Less than two weeks before I have to depend on Twitch Prime, Humble Choice, and sheer will power for a whole year.

Ten Games to Tackle in 2020

Since I’m not going to be buying much in the way of new games next year, I decided that I’d use at least some of that time to tackle some games that have been lingering in my library that just seem too damn long or overwhelming.

Now, I don’t actually expect to finish all of them, and it’s possible I won’t even start all of them, but what I am doing is getting myself prepped and making sure things are installed. I chose ten games with some pretty significant potential play times, because really, the only better time to play these monsters than during low-spend 2020 is if I had played them when I actually bought them.

Assassin’s Creed: Origins

[How Long to Beat: 29 – 81 hours]

Received in the May 2019 Humble Monthly

I have a weird relationship with the Assassin’s Creed games. Weird, in that, I buy them but I don’t really play them. After my third or fourth attempt to get into the first game, I decided that playing them in order was overrated. Although there are some earlier entries in the series I want to spend some more time with, I decided to go for Origins.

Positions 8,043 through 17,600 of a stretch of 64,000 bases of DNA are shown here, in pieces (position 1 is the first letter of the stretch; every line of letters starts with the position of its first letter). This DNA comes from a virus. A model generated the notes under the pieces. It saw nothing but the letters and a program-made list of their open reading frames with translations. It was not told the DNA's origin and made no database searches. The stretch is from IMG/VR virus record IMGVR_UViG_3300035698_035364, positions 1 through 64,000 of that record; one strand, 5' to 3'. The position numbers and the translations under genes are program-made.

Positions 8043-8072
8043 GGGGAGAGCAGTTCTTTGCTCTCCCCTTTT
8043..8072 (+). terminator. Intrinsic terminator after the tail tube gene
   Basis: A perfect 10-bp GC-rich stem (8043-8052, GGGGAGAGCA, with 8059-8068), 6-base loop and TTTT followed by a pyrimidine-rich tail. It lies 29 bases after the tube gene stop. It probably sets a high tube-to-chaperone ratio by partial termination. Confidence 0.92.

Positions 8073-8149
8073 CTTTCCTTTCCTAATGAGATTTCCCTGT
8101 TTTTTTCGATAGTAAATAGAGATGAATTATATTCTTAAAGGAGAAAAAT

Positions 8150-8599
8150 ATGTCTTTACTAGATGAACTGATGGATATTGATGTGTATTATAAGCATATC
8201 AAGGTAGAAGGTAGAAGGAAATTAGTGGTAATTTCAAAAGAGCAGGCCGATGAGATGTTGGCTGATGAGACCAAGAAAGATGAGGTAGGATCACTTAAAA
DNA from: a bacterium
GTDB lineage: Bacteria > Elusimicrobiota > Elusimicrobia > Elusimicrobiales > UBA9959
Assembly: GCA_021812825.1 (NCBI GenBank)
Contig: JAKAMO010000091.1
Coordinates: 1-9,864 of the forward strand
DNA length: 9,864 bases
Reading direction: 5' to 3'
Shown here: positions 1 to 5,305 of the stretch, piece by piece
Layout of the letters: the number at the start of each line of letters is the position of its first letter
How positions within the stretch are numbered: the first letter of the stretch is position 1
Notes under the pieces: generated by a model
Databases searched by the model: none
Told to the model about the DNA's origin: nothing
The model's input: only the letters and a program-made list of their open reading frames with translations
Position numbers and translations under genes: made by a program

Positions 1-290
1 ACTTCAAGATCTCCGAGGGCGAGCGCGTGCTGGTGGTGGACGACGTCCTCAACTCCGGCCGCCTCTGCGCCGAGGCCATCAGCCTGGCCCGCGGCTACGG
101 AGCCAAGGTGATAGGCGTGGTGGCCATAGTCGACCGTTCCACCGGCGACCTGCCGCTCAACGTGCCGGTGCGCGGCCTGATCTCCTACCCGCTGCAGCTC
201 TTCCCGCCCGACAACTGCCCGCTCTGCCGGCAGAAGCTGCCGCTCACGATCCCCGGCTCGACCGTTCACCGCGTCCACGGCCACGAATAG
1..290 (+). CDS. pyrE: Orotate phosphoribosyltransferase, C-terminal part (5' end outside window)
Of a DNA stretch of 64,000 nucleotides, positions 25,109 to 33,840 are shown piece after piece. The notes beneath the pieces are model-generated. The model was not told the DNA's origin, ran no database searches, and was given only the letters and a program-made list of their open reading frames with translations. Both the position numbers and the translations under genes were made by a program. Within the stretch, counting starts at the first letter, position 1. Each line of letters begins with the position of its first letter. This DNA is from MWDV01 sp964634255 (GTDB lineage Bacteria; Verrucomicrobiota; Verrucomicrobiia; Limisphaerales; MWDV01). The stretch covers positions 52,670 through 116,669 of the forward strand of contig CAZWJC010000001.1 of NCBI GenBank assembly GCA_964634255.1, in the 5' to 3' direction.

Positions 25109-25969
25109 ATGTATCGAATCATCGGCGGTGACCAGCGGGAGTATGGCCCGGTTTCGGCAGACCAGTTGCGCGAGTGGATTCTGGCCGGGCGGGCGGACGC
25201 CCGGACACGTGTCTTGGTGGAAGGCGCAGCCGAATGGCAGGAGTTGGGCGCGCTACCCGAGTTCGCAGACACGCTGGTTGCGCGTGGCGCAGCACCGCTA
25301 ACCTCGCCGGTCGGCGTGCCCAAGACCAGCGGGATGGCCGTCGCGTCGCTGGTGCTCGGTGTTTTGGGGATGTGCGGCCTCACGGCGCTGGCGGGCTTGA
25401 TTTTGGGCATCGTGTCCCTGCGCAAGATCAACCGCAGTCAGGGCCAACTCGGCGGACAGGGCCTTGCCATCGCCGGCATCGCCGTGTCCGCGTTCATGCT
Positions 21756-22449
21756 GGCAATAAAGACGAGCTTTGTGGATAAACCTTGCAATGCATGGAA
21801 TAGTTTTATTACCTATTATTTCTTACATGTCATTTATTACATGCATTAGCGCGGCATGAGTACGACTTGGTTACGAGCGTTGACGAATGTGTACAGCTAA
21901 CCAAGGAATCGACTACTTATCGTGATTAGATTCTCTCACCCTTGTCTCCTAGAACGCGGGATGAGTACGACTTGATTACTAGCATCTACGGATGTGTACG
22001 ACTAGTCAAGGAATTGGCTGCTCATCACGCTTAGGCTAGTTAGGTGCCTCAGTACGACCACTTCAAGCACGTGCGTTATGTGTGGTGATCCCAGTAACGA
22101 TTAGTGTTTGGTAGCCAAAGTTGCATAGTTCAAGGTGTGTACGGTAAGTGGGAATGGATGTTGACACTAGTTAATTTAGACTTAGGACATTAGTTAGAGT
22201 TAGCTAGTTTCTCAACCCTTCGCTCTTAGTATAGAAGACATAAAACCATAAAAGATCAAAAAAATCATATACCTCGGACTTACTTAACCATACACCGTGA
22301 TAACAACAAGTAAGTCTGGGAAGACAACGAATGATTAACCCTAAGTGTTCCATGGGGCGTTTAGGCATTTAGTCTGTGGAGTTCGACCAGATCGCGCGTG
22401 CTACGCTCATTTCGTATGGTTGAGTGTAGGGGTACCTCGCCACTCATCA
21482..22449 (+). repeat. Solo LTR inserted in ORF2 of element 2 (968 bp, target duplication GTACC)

Borderlands

[How Long to Beat : 22 – 63 hours]

Purchased Jan 3, 2013 for $4.99

I have played a little bit of Borderlands quite a few times, but never really stuck with it. Rumor has it that’s it’s better in co-op, but that’s not really my thing, but I feel like my recent interest in shooters filled with mayhem and destruction mean it’s time to give it another go.

Crusader Kings 2

[How Long to Beat: 65 – 291 hours]

Purchased September 2013 in a Humble Weekly Bundle (total bundle price: $6.00)

Crusader Kings 2 is another game that irks me – I should like it, I want to like it, I keep buying more and more DLC for it, but I don’t actually play it long enough to get up and over the learning curve.

Dying Light The Following Enhanced Edition

[How Long to Beat: 20 – 83 hours]

Purchased July 6, 2018 for $15.99

I really have no excuse for not diving into this sooner (except maybe that I keep going to back to the Dead Rising series whenever I feel the need to get my zombie killer on).

Fallout 4 GOTY